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Lagos Oilfield Dispute Worsens, Another Investor Heads for Court

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  • Lagos Oilfield Dispute Worsens, Another Investor Heads for Court

The dispute among joint venture partners in Aje oil field, offshore Lagos, appears to have escalated as another partner, EER (Colobus) Nigeria Limited, has gone to court.

One of the partners, Panoro Energy, announced in December that it was in disagreement with its JV partners over cash call and intended to initiate arbitration and legal proceedings to protect its interests.

The company holds 6.502 per cent participation interest in Oil Mining Lease 113, where the Aje field is located, through its subsidiary, Pan Petroleum Aje Limited.

The commercial court division of the High Court in London granted the PPAL an interim injunction, restricting the JV partners from taking any action under the default provisions of the Joint Operating Agreement that would prevent the PPAL’s continued participation in the JOA and OML 113.

Panoro Energy said in a new update that the EER (Colobus) Nigeria applied for and, on July 13, 2017, was granted an order by the Federal High Court of Nigeria, adding that the court set the time to hear the motion on notice as July 24, 2017.

It said, “It is Panoro’s understanding that the EER, like Pan Petroleum, is in default of certain of its cash calls under the JOA and, therefore, the court’s order restrains any of the non-defaulting joint venture partners from issuing a notice under the JOA requiring the EER and, perhaps Pan Petroleum, to withdraw from and transfer all its interests and rights in the OML 113 and the JOA to all the non-defaulting parties.”

According to the company, under the JOA, the potential consequence of a JV partner not making payment of its share of a cash call on or before the expiry of the 45-day grace period is that two or more of the other JV partners, who are not themselves in default and represent a majority of the interests not in default, have the option to require the defaulting party to withdraw from the OML 113 and the JOA by issuing a notice of withdrawal.

“However, any such action may currently be prevented by the Nigerian injunction referred to above,” Panoro said.

It said, “Should Pan Petroleum in future be issued with a withdrawal notice, it will vigorously dispute its forced withdrawal from the OML 113 and the JOA, and will explore all legal and diplomatic avenues to ensure the notice is withdrawn or the withdrawal is held to be unenforceable.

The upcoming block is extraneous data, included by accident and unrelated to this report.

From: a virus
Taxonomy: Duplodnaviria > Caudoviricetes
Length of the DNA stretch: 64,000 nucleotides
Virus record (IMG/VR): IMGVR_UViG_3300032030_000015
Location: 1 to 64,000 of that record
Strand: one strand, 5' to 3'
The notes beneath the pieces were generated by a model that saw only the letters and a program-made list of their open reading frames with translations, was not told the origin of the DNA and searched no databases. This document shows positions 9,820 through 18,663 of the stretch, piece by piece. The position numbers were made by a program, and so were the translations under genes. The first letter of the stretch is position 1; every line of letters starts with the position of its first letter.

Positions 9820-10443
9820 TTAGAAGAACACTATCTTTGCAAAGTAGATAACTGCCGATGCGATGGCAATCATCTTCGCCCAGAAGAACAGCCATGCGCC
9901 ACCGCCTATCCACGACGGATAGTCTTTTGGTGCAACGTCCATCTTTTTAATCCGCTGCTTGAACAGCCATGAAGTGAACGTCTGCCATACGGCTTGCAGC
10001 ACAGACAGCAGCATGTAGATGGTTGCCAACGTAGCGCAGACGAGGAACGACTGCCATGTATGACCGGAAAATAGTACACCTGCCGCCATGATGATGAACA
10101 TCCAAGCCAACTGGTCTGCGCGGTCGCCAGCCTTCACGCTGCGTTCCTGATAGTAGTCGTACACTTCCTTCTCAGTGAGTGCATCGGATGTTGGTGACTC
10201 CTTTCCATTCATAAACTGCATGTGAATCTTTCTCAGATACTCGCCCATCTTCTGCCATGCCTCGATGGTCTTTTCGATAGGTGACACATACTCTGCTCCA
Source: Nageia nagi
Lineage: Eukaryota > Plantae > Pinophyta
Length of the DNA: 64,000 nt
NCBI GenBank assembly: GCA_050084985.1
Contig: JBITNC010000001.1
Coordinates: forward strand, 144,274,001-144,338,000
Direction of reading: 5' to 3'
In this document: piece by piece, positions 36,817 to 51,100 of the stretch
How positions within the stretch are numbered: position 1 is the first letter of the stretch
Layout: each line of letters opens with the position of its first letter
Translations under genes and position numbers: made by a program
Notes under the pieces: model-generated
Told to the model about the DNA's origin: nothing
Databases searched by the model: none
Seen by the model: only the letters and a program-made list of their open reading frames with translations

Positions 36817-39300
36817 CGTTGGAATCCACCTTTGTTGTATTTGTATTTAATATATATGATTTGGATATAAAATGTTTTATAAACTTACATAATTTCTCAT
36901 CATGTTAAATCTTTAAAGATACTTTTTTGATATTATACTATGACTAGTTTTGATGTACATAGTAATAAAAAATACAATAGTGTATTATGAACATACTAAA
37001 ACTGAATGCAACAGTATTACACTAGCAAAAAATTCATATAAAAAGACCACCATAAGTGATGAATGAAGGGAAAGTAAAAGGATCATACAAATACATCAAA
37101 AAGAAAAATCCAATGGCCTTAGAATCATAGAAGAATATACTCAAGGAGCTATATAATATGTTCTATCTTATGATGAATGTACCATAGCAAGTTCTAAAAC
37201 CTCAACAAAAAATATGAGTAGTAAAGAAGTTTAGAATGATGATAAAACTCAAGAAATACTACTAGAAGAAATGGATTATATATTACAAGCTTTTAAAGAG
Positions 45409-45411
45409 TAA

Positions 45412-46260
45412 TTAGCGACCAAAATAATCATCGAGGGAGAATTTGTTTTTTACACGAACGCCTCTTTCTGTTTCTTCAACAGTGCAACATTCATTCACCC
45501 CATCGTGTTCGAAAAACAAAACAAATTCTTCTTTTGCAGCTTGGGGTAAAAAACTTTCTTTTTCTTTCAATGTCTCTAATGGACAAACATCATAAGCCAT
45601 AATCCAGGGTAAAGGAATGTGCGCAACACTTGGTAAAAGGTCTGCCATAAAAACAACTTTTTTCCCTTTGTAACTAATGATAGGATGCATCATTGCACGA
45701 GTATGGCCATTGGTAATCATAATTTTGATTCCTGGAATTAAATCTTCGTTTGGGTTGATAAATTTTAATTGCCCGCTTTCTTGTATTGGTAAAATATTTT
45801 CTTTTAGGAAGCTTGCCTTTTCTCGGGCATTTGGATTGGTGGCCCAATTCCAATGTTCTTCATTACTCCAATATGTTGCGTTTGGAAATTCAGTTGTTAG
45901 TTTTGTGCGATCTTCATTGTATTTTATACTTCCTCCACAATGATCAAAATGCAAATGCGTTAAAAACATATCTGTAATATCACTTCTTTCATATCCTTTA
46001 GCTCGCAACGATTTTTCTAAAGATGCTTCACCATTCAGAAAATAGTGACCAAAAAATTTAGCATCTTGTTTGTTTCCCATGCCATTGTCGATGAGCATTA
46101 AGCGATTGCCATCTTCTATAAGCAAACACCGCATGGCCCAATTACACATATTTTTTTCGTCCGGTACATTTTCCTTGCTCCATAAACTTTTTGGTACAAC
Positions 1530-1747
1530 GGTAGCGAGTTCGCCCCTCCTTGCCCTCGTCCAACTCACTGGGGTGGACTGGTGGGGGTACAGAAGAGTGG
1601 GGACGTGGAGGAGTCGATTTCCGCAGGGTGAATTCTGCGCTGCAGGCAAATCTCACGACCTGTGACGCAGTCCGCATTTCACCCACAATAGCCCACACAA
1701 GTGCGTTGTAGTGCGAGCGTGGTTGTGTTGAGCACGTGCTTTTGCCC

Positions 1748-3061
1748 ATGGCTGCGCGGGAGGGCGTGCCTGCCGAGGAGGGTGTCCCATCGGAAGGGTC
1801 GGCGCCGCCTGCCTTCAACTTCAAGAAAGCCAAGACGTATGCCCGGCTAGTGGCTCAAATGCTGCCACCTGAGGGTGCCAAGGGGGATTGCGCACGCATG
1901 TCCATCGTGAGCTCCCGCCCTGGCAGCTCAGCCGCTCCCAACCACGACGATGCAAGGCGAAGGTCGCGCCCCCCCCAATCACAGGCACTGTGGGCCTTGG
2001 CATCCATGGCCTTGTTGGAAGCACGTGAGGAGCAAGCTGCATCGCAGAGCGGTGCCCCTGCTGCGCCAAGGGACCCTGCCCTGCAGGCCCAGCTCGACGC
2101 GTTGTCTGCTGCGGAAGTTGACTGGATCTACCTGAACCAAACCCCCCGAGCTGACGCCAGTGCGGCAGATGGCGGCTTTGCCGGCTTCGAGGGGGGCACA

“Although Panoro has sufficient funds available, Pan Petroleum has at this time not paid its share of certain cash calls under the JOA. The 45-day grace period permitted under the JOA has now expired and Pan Petroleum continues to be in payment default. Pan Petroleum’s share of these unpaid cash calls currently stands at approximately $6.8m net of crude entitlements.”

Pan Petroleum said many of the cash calls that had been made were made in a manner inconsistent and prohibited by the JOA procedures, adding that an external audit of the JV’s procedures and accounting had been commissioned.

The company said its arbitration proceeding was ongoing, and the arbitral tribunal had recently pushed the timetable for the hearing out, now likely to be heard during the first quarter of 2018.

Yinka Folawiyo Petroleum Company Limited, a wholly owned indigenous firm, is the operator of the OML 113. Other partners are New Age Exploration Nigeria Limited and PR Oil & Gas Nigeria Limited (the holder of MX Oil’s investment in the field).

First oil was achieved on the Aje field in May last year, 20 years after it was discovered.

A London-based energy firm, MX Oil, which has an indirect investment in the OML 113, said on May 24 that production from the Aje-4 well field had stabilised after an initial period of decline associated with rising water cut.

It said the production from the Aje-5 well had been limited and required subsurface intervention, adding that the intervention was in the process of being completed and would include re-connection to the subsea tree.

“To date, the company has completed its share of the payments required to get to this stage of the project’s development,” MX Oil said.

The company said it was previously anticipated that a further well, Aje 6, would be drilled in the short term to increase oil production from the field, but the drilling of the well would be deferred until the partners had concluded on the most appropriate next steps.